In this demonstration video, we will show you how you can use the Best Practices feature from SPDocKit to analyze your SharePoint farms, improve their performance, or to fix potential issues. It helps you to optimize your farm according to the latest SharePoint Best Practices, and to check whether the current state of the SharePoint farm conforms to published software boundaries and limits. So, let’s start!
Table of contents:
0:20 SPDocKit Snapshots
1:24 Best Practices Dashboard
1:53 BP example no.1 – SQL Alias
2:32 BP example no.2 – RAM
2:52 BP example no.3 – Is SharePoint up to Date
3:12 Use Case – Diagnostic Log Path
5:06 Best Practices Extras – Custom reports, exporting and email subscriptions
What are SPDocKit Snapshots?
The key feature of SPDocKit is the ability to create snapshots. A snapshot contains all the settings from your SharePoint configuration, central administration, everything about your sites, inventory, features and applications installed on your servers, information about your hardware and software – everything that makes a SharePoint farm. On the SPDocKit homescreen, you can choose to take a snapshot or view a previously created one from the database. When you open the snapshot, you can use Farm Explorer to explore all the settings that have been configured for your farm.
Best Practices Reports
When you open your snapshot, jump to the Best Practices. What you will see is the Best Practices Dashboard – it shows you an overview of all the settings in SharePoint that have been misconfigured, as well as those that have been configured properly. In this video, we covered a few of these reports with a short demo:
- SQL Alias: This is one common mistake that many administrators initially make when configuring SharePoint – they don’t use SQL Alias. This becomes a problem when you want to migrate your SQL Servers to another instance or another SQL Server box, because if you are not using the alias, you might run into another problem moving your databases from one server to another.
In this Best Practice, we detect that situation and inform the administrator that he or she should fix this particular setting to improve maintenance, or to make maintenance of SharePoint easier than it is without SQL Alias.
- RAM: In the video, it was also detected that our farm doesn’t follow the recommended memory size Best Practices, and it doesn’t have sufficient working memory for many web front-end servers. That is something that should be changed in order to improve the performance of this particular farm.
- Is SharePoint up to Date: This particular Best Practice detects whether your SharePoint is up to date, or you are using a version that has been updated by Microsoft and there is a service pack or cumulative update that replaces this particular version. We recommend that our client update to that version.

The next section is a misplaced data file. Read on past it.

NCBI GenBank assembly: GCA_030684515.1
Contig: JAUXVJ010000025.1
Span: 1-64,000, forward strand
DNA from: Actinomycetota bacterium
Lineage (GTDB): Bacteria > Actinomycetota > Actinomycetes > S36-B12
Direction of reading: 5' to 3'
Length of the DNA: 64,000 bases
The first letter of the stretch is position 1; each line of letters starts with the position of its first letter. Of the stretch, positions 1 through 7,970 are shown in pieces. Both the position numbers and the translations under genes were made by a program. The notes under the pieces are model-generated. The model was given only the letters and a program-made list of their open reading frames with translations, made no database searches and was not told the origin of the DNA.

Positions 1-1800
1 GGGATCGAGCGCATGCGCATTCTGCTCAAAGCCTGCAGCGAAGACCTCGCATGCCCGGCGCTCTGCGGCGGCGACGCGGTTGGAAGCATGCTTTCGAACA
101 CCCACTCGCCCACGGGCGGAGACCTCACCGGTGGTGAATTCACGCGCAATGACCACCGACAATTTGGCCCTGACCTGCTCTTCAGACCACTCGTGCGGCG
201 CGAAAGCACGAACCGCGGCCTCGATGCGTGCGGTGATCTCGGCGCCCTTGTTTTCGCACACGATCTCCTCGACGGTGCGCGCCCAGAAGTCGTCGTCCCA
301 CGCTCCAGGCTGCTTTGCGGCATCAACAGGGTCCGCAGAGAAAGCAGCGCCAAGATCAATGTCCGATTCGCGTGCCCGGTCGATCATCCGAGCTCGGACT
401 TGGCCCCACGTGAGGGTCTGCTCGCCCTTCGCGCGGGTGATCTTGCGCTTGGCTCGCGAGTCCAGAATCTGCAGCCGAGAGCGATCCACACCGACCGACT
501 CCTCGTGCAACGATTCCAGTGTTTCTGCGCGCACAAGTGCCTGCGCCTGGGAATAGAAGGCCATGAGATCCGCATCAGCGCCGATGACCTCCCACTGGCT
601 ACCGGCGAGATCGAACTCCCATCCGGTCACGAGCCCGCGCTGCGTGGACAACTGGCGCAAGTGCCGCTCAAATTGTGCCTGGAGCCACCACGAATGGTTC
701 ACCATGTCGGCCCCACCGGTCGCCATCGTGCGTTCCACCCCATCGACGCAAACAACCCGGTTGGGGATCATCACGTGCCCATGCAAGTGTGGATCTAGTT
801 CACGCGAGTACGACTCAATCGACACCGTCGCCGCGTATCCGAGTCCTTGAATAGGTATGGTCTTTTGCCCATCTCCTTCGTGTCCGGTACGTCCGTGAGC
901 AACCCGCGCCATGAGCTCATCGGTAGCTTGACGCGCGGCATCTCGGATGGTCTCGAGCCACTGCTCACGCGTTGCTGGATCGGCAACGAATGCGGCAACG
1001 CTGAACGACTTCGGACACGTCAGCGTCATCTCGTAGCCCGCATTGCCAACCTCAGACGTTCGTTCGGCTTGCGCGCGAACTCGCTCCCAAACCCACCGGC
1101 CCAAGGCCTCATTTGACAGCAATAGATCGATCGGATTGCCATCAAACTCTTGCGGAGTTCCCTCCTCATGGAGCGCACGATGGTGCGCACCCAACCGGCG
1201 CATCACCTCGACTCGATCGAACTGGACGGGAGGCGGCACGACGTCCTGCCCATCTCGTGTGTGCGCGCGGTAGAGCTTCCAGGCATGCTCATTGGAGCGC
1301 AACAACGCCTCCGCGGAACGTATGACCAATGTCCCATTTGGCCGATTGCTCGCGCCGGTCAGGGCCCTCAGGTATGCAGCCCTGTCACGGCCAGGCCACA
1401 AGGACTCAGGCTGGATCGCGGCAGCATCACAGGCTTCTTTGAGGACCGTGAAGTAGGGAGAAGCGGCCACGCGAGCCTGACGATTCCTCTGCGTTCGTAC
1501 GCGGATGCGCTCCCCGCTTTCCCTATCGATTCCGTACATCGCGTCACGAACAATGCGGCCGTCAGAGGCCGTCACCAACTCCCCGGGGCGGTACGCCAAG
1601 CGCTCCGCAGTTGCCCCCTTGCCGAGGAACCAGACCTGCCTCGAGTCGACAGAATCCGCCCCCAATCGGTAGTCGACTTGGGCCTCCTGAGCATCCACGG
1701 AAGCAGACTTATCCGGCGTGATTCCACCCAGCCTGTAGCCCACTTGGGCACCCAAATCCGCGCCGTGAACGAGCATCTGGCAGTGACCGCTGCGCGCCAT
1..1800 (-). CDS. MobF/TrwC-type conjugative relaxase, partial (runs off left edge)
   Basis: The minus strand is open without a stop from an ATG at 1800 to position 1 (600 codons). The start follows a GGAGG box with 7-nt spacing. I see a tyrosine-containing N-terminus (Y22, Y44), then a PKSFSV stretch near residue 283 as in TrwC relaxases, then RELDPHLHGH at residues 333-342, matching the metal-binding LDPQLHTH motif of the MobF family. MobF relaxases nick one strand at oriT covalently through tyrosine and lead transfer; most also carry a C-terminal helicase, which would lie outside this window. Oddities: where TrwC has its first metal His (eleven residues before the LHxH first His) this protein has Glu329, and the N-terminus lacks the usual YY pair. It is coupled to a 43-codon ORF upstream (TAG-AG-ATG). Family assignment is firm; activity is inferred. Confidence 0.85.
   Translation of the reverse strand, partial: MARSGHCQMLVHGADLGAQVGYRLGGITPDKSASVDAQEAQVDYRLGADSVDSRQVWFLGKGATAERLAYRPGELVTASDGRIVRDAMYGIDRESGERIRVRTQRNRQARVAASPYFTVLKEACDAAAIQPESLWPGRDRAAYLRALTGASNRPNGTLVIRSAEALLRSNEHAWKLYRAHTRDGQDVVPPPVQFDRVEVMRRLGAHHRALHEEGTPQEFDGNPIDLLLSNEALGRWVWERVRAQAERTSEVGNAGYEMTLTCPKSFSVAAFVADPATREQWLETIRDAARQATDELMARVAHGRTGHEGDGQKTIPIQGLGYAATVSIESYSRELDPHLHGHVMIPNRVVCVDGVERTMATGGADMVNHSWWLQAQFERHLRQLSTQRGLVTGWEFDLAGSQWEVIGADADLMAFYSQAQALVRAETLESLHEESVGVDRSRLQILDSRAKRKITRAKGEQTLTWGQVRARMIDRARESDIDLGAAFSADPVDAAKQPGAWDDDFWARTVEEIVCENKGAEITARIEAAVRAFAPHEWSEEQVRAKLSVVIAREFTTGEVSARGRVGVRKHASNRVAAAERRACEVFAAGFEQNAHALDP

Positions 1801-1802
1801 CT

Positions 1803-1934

Use Case – Diagnostic Log Path – Best Practices Check and a Quick Solution
Issue: Under Monitoring and Logging reports, we used the Diagnostic Log Path. This Best Practice report is used to detect whether you are storing your log files to your primary drive on your SharePoint server. This can be a problem if there are a lot of logs being produced in a short period of time, as this can lead to your primary drive being filled with a lot of data that can potentially cause your Windows Server to stop working.
Solution: This is an easy fix! You need to go to your SharePoint central administration – jump to Monitoring – then under Reporting, go to Configure Diagnostic Logging – scroll down to the Path text box. Here you just need to fill in the value of some other drive that you have in your system (e.g. G:\Logs\) and transfer all your logs to that drive. This is going to change the settings in the SharePoint.
Final check: Now you need to jump back into SPDocKit and take a new snapshot. It will gather and save the new setting that you changed for Diagnostic Log Path. Now you can go to Best Practices and you will see that the Diagnostic Log Path report shows no errors and detects your logs on G drive, which is a good setting!
Best Practices Extras
We know that, for many systems, you cannot use the same values, so that’s why we are providing you the Customize Best Practices option. It helps you to configure default values for some options, and it allows you to uncheck some Best Practices that you don’t want to analyze – in case you don’t need that particular setting, or you don’t agree with a Best Practices value. Some options that are numeric values can be easily changed, such as the amount of memory. You can also configure different values for different versions of SharePoint, as there are different requirements from 2010 to 2016.
You can also create a new Best Practice report using a built-in wizard. It can work on any data that has been stored as part of your snapshot, and this Best Practice is going to be checked after every snapshot has been created. It is easy to use and you can customize the values that are shown in the wizard. We have prepared a step-by-step guide to help you create these reports.
All the Best Practices can be easily exported to PDF, Word, or Excel format, and you can then distribute these to your colleagues: store them in SharePoint or File Share, or send them via email using scheduling options so that they can review them on a regular basis.
Wanna try SPDocKit?
We continuously work on Best Practices reports. We update them when there is a new SharePoint version, or if there are new recommendations published to help our clients optimize their farms in the best possible way. Try SPDocKit and tune up your farm performance!
- Check out our SharePoint Best Practices Library– a list of all reports with descriptions.
- Try SPDocKit trial – free for 30 days!
- Request a personalized demo.